By Aileen Lawrimore
In my family, we call it cocoa butter advice. It’s the advice that no one needs, but everyone offers. You know what I mean, right? It’s like when my sister suffered from a rare disorder called obstetric cholestasis which caused severe itching from the inside out. Some dear soul would hear she was pregnant and itching and would suggest, enlightened and eager, “Have you tried cocoa butter? That really soothed my itchy skin when I was pregnant.” My sister’s liver was malfunctioning and her obstetricians were consulting with specialists across the globe. It wasn’t cocoa butter that she needed.
Most of us have offered our share of this kind of not-so-helpful advice. We hear someone has a fever and we can hardly keep ourselves from reminding them to drink lots of water to avoid dehydration. Someone mentions computer problems and we ask way too quickly if they’ve tried restarting it. We mean well, bless our hearts, but this kind of advice is anything but helpful.
As the Body of Christ, we can easily become too generous with cocoa butter advice. It comes from a good place; we don’t want someone to suffer when we might suggest something that could alleviate their pain. So we jump in with solutions even before we have any idea what is truly needed.
I’ve been thinking about this a lot lately because of my mother. You see, after years of unrelenting pain, Mother decided last fall to undergo a knee replacement. The risk of infection was minimal and extremely rare, but my mother fell into that dreaded 1 percent. The infection in her knee required a second surgery a year after the first. This surgery meant removing the first knee replacement and inserting an antibiotic prosthetic. After three or four months of immobility and daily IV antibiotics, she’ll have yet another knee replacement and hope to be in the 99 percent this time.
People, myself included, have had lots of suggestions for Mother. The thing is, she has done way more research on her particular situation than any of the rest of us. Plus, she is perfectly willing and capable of asking for information when she needs it. Unrequested advice is just not helpful right now. But those of us who love her want a quick fix. We want to offer some words of wisdom that will help her feel better faster.
As the Body of Christ, I think we are often guilty of over-advising. We love each other. We want to help. We want the pain to go away. But we don’t know how to do that, so we fill the gap with words of dubious relevance. One problem with this tendency is that too often we pronounce our advice and promptly absolve ourselves of responsibility. But instead of spewing out cocoa butter advice, what if we offered some real comfort?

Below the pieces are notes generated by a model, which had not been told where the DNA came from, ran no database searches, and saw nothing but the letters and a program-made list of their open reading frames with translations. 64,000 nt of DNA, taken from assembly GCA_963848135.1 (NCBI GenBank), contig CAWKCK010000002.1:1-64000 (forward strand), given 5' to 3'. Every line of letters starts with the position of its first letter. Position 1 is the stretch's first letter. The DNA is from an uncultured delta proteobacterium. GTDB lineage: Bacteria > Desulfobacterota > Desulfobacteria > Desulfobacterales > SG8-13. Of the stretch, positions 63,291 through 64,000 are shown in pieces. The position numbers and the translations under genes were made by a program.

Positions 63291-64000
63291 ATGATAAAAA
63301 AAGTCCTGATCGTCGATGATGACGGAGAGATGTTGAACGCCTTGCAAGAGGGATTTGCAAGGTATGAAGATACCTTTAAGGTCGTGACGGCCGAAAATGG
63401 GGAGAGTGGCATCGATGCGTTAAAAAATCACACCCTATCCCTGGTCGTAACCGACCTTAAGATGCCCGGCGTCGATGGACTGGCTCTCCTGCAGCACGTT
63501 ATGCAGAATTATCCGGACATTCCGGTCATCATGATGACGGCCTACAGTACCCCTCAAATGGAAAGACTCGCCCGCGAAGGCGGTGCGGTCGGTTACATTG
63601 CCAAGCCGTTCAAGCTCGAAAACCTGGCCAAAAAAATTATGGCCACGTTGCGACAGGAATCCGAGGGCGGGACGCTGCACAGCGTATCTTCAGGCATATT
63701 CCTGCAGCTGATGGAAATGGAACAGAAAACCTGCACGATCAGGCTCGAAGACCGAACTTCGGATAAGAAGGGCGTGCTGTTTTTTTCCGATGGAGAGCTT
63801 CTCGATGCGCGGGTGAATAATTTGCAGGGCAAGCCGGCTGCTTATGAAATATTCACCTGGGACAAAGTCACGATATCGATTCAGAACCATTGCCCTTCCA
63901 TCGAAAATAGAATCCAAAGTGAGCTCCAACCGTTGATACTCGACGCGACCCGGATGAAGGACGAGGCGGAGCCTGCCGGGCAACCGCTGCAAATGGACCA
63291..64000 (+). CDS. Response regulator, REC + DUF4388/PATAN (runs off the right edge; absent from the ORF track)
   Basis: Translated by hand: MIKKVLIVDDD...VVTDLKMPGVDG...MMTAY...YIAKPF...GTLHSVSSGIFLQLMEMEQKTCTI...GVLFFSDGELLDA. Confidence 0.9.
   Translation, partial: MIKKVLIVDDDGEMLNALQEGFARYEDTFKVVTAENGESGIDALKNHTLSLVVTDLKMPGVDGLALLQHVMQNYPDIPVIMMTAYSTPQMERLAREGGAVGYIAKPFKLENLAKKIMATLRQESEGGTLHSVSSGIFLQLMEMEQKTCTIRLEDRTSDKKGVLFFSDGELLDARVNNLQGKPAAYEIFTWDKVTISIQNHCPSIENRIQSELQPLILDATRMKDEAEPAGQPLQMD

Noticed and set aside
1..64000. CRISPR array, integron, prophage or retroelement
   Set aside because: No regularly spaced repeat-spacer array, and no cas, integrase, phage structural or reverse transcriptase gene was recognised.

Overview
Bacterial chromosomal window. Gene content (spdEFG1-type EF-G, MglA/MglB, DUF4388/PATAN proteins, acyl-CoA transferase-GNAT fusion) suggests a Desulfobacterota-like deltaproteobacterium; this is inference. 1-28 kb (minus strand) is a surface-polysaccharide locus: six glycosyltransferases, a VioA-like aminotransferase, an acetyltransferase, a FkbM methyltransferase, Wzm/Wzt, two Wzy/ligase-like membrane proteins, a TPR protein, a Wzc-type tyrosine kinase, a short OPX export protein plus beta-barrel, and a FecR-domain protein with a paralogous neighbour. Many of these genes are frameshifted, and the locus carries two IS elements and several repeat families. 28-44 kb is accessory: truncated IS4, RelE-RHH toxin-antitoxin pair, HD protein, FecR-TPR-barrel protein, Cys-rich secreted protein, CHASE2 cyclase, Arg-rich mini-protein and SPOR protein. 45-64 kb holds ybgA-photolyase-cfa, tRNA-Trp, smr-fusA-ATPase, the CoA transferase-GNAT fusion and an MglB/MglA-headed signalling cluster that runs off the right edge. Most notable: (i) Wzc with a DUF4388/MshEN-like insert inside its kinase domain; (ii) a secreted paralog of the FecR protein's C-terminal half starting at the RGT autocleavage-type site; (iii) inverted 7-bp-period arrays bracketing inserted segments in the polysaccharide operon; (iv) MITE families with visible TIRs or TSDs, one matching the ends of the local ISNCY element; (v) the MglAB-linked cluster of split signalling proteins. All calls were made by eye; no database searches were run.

Here are a few things we could try.
1. “I’m sorry.” Whether the person is contending with physical, mental, or emotional pain, a simple, “I’m sorry,” offered with authentic concern, without judgmental overtones, can be the perfect thing to say. Then listen. They might just need to share their story. You don’t need to add your own personal anecdote or suggest solutions. Just listen and end the conversation as you began with a simple, “I’m sorry.” It may be the most comforting thing they’ve heard all day.
2. “How can I help?” True, the person may not know what they need yet; so remember to check on them again. Oh and don’t bother saying, “Call me if you need me.” A person in need rarely calls. Think about it: if you were struggling, how likely would you be to reach out and ask for help? So check back.
3. “What time can I bring dinner?” (Note: this is not the same as “Would you like for me to bring you dinner?”) You might also add, “Do you have any food allergies or particular preferences?” You don’t have to be a cook. Pick up something at your local deli or take-out restaurant. If you are handy in the kitchen, you might plan ahead and make two of everything you prepare for your own family. That way you can keep a meal on hand, ready to share.
Let’s commit to being more intentional in ministering to each other. Let’s listen with open hearts to each other’s stories. And let’s keep the cocoa butter advice to ourselves.